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The Myth of Ariadne's Wire

The legend of "Ariadne's wire" originates from Greek mythology.
On the island of Knossos, there was a man with the head of a bull, called the "Minotaur" locked inside a maze.

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The term Minotaur combines the prefix "minos" (which meant at the Cretan king) with the suffix "tauro" (meaning bull).

The city of Athens, subjected then to Crete, was to send seven young men and seven maidens each year as an offering to feed to the Minotaur, who was eating human flesh.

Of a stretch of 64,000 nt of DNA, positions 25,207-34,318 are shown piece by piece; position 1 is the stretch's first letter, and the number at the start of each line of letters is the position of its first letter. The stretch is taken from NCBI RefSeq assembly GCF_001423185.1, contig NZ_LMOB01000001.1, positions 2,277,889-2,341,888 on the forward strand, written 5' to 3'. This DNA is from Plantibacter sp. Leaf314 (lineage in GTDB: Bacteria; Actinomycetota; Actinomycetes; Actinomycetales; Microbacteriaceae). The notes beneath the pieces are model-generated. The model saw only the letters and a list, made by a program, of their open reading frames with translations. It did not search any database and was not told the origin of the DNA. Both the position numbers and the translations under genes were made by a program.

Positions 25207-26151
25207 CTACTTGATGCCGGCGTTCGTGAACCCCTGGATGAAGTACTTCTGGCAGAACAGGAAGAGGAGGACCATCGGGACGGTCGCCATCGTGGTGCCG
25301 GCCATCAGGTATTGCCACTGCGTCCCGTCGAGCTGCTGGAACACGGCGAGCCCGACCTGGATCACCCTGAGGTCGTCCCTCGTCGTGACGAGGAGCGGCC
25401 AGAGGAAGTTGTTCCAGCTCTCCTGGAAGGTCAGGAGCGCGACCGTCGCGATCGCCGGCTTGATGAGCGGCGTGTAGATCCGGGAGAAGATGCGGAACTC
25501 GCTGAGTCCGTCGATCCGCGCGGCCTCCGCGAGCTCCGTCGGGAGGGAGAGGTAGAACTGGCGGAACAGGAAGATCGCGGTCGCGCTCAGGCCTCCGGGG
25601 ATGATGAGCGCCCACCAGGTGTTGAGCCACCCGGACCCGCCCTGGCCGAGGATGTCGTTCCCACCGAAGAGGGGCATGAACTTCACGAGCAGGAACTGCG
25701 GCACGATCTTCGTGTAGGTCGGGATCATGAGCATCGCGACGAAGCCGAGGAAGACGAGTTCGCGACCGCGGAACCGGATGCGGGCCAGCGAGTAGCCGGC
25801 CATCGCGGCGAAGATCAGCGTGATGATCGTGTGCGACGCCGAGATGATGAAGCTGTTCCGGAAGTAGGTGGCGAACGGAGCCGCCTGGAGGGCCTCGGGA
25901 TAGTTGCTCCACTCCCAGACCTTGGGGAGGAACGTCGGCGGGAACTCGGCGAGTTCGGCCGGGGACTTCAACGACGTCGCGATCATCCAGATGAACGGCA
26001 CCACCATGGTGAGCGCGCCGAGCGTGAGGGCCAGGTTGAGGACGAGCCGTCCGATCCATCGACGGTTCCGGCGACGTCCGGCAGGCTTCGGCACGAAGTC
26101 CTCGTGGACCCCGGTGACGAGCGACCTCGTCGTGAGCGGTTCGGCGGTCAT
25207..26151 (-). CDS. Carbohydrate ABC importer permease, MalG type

When it came time to make the third sacrifical expedition, Theseus, son of the king of Athens, volunteered to go to kill the monster.
When he arrived in Crete, Ariadne, the daughter of Minos, fell in love with him and helped him find his way out of the maze by giving him a skein of yarn that, when unrolled, would allow him to follow his tracks back.
Finding the Minotaur, Theseus killed him with his bare hands and managed to get out of the maze by following the path indicated by Ariadne's yarn.

This myth was alive and present in European culture and developed for over three thousand years.
Ariadne's wire is easily relatable to the guidelines that are normally used in cave diving navigation.